Although arguably Do Not Like This Cool Thing is at least partly in effect, since the ultraviolence is often depicted in an over-the-top and somewhat campy manner (as mentioned above, the famous ED-209 scene often mentioned was deliberately intended to be so ludicrously violent that the audience would end up laughing at how over-the-top it was) and when Robocop starts taking down the borderline-Complete Monsters he's facing throughout the movie with similar gratuitous violence it's hard not to find it triumphant on some level.
Older Than They Think: The line "I'd buy that for a dollar!" is derived from a sarcastic put-down from 1951 short story The Marching Morons: "Would you buy it for a quarter?".
In the first film some shots of RoboCop's handheld locating device show painfully clearly how the prop just has a painted-on small map with an embedded red LED. The scenes where it's actually put to use shows a close-up with proper animations, though.
When RoboCop throws Dick Jones out of the building at the end of the movie, his arms morph to about twice his height and he looks horribly deformed as he falls.
Boddicker's henchman Emil gets dunked in toxic waste, causing him to melt. And then he gets hit by a car, and explodes into Ludicrous Gibs. His head slides gracefully along the top of the car, and a substance like dirty water emerges from his exploded body to coat the windshield.
Murphy's death. Made more so by the fact that the gang members taunt him viciously as they're turning him into hamburger. "Give the man a hand!" "Does it hurt? Does it hurt?" Also, at one point you see his entire right arm get blown off.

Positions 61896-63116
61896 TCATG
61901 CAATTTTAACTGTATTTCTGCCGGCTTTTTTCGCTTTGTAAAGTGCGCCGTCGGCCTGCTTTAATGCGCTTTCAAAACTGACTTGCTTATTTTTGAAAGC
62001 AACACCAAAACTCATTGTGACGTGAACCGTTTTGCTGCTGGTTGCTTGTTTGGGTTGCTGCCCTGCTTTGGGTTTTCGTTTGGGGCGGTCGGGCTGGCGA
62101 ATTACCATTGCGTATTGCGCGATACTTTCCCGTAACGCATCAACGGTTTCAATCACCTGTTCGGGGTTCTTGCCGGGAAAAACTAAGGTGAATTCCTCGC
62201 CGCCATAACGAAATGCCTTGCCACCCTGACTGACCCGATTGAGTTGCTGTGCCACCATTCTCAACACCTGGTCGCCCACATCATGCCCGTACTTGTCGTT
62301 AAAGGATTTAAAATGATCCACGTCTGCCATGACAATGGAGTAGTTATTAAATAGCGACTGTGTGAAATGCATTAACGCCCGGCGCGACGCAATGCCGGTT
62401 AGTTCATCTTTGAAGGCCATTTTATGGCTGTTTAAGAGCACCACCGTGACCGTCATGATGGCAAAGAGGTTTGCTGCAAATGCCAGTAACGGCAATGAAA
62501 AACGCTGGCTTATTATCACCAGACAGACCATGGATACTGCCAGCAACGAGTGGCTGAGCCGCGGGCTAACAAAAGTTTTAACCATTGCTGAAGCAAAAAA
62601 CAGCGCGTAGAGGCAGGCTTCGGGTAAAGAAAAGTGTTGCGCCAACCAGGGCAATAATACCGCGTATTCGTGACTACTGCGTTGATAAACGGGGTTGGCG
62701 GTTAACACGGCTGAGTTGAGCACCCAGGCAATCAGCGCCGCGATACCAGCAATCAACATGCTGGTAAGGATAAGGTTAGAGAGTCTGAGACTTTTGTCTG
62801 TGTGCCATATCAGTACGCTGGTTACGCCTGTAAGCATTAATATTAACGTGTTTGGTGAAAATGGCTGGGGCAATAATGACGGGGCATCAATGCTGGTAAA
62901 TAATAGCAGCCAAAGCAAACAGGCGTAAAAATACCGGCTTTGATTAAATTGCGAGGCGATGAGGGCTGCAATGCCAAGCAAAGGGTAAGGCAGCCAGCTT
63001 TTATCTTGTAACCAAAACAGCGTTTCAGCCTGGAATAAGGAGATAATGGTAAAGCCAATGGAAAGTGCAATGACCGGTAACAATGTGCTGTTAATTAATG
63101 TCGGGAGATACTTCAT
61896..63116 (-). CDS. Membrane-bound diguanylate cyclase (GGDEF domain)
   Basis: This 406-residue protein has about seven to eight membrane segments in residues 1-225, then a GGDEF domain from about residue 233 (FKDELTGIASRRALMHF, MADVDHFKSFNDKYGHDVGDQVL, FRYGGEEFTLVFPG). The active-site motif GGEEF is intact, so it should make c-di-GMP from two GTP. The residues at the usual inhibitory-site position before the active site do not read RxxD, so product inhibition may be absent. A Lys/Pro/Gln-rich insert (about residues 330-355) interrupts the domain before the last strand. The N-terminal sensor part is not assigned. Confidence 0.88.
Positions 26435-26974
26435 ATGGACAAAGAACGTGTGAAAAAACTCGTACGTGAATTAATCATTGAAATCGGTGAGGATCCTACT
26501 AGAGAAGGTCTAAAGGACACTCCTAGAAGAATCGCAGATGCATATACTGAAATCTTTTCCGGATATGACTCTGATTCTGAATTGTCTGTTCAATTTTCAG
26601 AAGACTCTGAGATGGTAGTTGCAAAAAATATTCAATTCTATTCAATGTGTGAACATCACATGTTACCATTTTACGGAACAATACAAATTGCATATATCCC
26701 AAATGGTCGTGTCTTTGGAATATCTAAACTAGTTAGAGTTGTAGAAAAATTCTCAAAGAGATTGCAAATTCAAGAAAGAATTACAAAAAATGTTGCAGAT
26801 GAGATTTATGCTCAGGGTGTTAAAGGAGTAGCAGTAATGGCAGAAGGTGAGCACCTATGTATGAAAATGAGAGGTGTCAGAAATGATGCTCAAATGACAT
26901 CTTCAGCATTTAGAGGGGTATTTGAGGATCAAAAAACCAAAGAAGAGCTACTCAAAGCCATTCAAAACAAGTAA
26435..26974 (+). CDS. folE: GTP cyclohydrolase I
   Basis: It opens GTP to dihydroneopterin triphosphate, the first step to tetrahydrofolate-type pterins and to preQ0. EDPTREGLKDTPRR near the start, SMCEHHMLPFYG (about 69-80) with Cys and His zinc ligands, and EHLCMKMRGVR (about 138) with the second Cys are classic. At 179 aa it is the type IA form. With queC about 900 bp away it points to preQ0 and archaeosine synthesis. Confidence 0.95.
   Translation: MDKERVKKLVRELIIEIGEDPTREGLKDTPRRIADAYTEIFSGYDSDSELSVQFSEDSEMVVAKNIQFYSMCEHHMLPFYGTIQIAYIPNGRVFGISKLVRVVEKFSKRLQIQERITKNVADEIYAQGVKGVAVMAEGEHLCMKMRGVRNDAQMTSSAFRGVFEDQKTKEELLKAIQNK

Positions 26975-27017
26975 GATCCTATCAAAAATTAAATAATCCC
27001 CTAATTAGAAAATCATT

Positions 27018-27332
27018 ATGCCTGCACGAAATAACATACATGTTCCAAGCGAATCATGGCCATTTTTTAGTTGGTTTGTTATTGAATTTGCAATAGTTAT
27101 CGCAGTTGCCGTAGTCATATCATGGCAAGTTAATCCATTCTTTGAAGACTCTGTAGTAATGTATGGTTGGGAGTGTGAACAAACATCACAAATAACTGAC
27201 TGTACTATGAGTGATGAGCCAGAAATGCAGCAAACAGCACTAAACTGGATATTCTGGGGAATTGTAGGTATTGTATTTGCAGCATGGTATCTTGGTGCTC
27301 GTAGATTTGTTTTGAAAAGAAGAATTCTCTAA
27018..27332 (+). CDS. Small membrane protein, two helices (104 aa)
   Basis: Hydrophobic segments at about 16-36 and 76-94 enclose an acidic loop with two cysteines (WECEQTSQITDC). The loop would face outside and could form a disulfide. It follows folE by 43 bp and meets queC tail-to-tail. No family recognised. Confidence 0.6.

Watching the trauma team at Henry Ford try to resuscitate the poor guy is every bit as painful. It's one of the more realistic trauma code scenes committed to Hollywood film. The trauma team were played by real paramedics. Yes, they did the research.
Of course that just makes it all the more satisfying when Robocop catches up to the bad guys and kills them with extreme prejudice.
The scene as planned by Paul Verhoeven was even gorier than in the director's cut. In particular, it was going to show the back of Murphy's skull blown apart by Boddicker's coup de grāce (that would foreshadow the back of his skull being replaced with metal in the scene where he takes his helmet off).
Visual Effects of Awesome: Not too many visual effects are used in this film beyond squibs and animatronics/prosthetics, but the stop motion used on ED-209 is very well done, and an entire million dollars, a thirteenth of the budget, was sunk into getting the suit just right.
Boddicker said that because he was afraid for his life, and justifies it to Dick Jones that way. (And it works: Robo does stop his beatdown once Boddicker says "You're a ... cop" and he remembers his third directive.)
On the other hand, Dick Jones was just indulging in some Evil Gloating, figuring there was no way Robo would survive being attacked by ED-209. Too bad OCP themselves built Robo to be nearly invincible, whereas for ED-209 they cut corners and just didn't care.
Boddicker, at least, can argue his confession was coerced: The same video recording also shows him being mercilessly beaten by his arresting officer, after all.